4. garage sale acquisitions

    I don't know if this is the best category to post this under, or should it go under 'Member Collections' as the items are now part of my collection... A week ago already (Saturday), a couple from the local rockhounds had a garage sale. I think much of the material belonged to the club as these folks had been hosting the club's workshop equipment and it was being moved out to a new place. They said "There are some fossils"... but couldn't say what kind. Unfortunately they couldn't tell me much about the locations, not being fossil people who are careful to record that sort of info. This is the same guy who told me where I might find the source of my possibly-local (Vancouver Island) trilobites that I posted some years ago. I tried pressing him for a clearer idea but I'm hampered by poor maps. I got a slightly better idea but everyone's telling me the gates are always closed now to these backcountry locations and the club looked into getting a key but found out it would cost $1000+ and whatever else. Very frustrating. How am I supposed to solve the mystery now?? Anyway, here's what I got. Nice little Glyptostrobus(?) frond. No location given but it looks like the kind of thing we find around here in our Upper Cretaceous Nanaimo Gp but the rock is a little different than what I'm familiar with. Nice specimen anyway.
  5. Its always Interesting

    The Peace River is a magic place, It always has surprises in store, even when I am finding little that is Spectacular!! Look at this selection found while hunting today. Some NICE Hemis, a flake from tool making, even a wild boar tusk (hollow inside and modern) and then The botryoidal translucent brown mineral growing on the fossil is chalcedony. Chalcedony often fills the empty spaces in fossils, especially wood and bone. Did I mention a calcified sea urchin spine .. NEAT !!! Even got 1 Meg (very 1st find of the day), and a couple of calcified Barnacles.... I have never found a calcified barnacle in 10 years of searching this river... I love the diversity of finds... something new i every sieve. And the water was cool and the sun was shining.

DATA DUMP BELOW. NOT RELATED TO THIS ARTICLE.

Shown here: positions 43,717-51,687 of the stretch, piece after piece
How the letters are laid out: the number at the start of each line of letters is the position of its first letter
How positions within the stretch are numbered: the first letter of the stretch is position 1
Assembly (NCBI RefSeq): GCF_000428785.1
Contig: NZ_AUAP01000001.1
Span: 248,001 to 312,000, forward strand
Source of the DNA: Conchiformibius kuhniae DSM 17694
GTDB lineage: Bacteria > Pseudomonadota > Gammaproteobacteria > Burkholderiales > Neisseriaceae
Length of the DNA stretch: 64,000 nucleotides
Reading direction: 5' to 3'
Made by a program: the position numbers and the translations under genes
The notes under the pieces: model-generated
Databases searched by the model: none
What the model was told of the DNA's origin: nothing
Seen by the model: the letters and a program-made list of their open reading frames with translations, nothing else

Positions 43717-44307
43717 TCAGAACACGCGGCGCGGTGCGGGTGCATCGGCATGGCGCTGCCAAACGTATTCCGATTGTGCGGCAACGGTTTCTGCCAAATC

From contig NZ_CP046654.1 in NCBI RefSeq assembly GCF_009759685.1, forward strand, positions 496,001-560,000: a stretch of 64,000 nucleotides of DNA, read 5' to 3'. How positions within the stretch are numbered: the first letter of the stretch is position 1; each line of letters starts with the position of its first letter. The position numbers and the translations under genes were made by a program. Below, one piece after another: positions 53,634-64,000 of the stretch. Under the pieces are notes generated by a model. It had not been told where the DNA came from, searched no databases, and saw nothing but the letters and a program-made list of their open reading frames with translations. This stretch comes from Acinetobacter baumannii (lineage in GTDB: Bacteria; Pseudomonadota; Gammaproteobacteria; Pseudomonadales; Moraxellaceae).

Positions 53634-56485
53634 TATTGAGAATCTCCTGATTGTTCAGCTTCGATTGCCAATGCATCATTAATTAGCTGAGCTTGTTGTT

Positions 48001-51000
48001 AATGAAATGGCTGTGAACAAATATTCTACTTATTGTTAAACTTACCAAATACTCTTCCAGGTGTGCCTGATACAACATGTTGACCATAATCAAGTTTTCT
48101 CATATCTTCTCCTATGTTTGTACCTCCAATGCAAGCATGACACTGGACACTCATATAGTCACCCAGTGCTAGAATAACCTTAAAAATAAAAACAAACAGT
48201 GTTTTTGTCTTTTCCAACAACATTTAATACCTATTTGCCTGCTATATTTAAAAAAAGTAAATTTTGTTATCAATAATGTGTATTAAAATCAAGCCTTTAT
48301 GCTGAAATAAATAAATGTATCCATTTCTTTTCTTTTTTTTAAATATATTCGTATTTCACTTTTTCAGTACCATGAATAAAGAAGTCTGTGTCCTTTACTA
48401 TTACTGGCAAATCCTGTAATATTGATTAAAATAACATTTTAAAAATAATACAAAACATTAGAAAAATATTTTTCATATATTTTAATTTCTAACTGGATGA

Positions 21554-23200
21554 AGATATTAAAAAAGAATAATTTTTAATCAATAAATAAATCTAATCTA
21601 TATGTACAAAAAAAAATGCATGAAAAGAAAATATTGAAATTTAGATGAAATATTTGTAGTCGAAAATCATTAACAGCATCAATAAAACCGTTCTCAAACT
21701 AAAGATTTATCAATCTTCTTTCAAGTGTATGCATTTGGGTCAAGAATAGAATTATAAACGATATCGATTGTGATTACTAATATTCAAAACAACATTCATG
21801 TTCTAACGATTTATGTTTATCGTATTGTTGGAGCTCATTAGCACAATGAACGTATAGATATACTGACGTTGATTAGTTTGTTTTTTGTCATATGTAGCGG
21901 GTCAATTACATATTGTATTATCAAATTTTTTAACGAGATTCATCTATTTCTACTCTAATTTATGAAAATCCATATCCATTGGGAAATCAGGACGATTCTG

6. BIO-logic or GEO-logic?

    Found this on a desert walk southwest of Tucson, Az. Cool find.....is it possibly some kind of fossil, perhaps a fossilized structure similar to septarian formations, or just a cool looking little rock? Thanks for any and all help.
  7. Crystal agate fossil?

    I found this today on the beach under a clay cliff, it is known for agate And chalcedony to be found on this beach, what would I call this, it looks like some sort of a bone maybe?
  8. A trip to Haute Normandie cretaceous cliffs ( The plasterers' balad ) - Part 1 During three days we travelled along the Haute Normandie coast. The area we ventured in is cretaceous : cenomanian (-99 MA), turonian (-93 MA) and coniacian (-89 MA), following the west to east dip. Day 1 : Antifer We met in Saint-Jouin de Bruneval, on the beach parking lot next to the oil terminal. We started the trip at 9 am, so we could hike quite far before the tide would stop us. Sky was shiny and quite fast the temperature started to rise. We mostly spent the morning looking for fossils in cenomanian boulders and chalcedonies among the peebles. We let the tide lock us and made a break for a picnic and a nap. Once the tide let us, we started again to look for fossils, under a scorching heat. At about 6 pm we made our way back to the cars. The beach which was empty in the morning was now overcrowded. We mostly found some irregular echinoids : crassiholaster and catopygus (some with a really nice preservation), some brachiopods, some bivalves (most fragile) (including nice rastellum) and 2 shark teeth. Here's a geoligical presentation of the area (in french unfortunately) http://craies.crihan.fr/?page_id=13478 Some of my finds on that day : heres a link a my flickr galery for the whole trip : https://www.flickr.com/photos/48637020@N06/albums/72157682540354264 Crassiholaster subglobosus Crassiholaster subglobosus Crassiholaster subglobosus with a smal bivalve print Catopygus colombarius more to come soon...
  9. Chould this stone be a fossilized toe bone of a big animal? The first photograph is top view, the second is flashless angled top view. We have a lot of Agatized and Partially Agatized Bones. They are translucent chalcedony. But this part is not chalcedony. It may be at the first stages of the fossilization.
  10. Coprolite or Chalcedony?